Conference explores diaspora as stakeholders in Irish society
THE IRISH diaspora should be regarded as stakeholders in and contributors to Irish society’s well-being, according to the organisers of a major conference on the issue taking place this weekend.
Martin Russell was speaking yesterday at the opening of the Diaspora Strategies: Encouragement, Evolution and Engagement conference which continues today at the Clinton Institute at University College Dublin.
Explaining the reasons for the conference, Mr Russell said the role and potential of diaspora population was under-explored and little understood.
“If you look at the major issues in the world today, diaspora have a real role to play in their homelands and in their host-lands, that are unique to them. It’s about bringing the idea that there should be engagement with the diaspora, to the agenda.”
The conference will hear papers today from British, French, Canadian, American, Indian and Singapore academics, on such issues as “Claiming the diaspora”; “diaspora media and citizen engagement” and “The issues of language and identity among Polish migrants in Ireland”.
The main speaker yesterday was Prof Gabriel Sheffer, a world-renowned expert on the transnational experience at the department of political science at the Hebrew University of Jerusalem. He spoke on “Diaspora, Homelands and Host-countries”.
He said diaspora populations were not heterogeneous entities and there were many layers of both formal and informal networks between the diaspora population and their homeland, and between them and their host-land.
“The homeland tends to use the formal networks with their diaspora to promote their interests in the host-land. The diaspora will use informal networks in an economic way, to invest money in both the homeland and the host-land. There are big debates around autonomy of both the diaspora and the homeland – about how much responsibility the homeland has to the diaspora and how much influence the diaspora should have on the politics and society of the homeland.”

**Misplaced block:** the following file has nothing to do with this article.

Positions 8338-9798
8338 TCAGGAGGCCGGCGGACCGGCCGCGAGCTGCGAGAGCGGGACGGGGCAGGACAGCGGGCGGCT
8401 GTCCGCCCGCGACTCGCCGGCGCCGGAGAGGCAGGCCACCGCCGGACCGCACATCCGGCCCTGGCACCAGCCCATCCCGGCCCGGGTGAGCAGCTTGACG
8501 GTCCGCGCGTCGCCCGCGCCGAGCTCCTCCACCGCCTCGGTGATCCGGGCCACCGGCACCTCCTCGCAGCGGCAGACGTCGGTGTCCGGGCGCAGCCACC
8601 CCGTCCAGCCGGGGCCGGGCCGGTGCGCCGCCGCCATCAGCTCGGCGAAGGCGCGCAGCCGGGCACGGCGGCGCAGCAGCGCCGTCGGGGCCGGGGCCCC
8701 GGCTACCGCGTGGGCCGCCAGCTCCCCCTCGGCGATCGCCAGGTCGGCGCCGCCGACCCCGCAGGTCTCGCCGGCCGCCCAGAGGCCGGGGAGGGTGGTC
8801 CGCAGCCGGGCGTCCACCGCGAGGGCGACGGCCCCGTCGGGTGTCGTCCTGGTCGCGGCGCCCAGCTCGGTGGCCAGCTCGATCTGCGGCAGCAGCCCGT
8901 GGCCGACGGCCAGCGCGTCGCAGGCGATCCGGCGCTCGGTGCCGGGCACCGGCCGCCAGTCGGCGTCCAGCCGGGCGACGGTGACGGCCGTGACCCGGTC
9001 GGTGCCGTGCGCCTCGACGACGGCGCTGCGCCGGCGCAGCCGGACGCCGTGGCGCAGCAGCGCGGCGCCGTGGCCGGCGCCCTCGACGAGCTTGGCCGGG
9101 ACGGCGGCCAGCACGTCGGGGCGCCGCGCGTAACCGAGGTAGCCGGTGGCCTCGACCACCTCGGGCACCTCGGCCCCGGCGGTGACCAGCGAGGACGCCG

He said relations between the homeland and the host-land had a direct bearing on whether or not the diaspora population thrived in their host-land, and referred to how the Irish were less welcome in Britain through the 1970s and 1980s when relations between the two countries were strained.
It was critical, he said, that homelands knew more about their diaspora, to fully engage with the potential benefits to both of the networks and relationships.
“Very few homelands really understand what is happening with their diaspora. In Jerusalem for example, very few realise that the majority of the Israeli diaspora are critical of Israeli policy on Palestine.
Many in the diaspora are wealthy and have means and capabilities that can be used to lobby and influence.
He also referred to the varying levels of interest different layers of the diaspora had in their homeland. Where they were assimilated into the host society they had little interest in homeland affairs.
Where they were integrated and retained interest in the homeland they were more likely to seek to influence issues there, he said.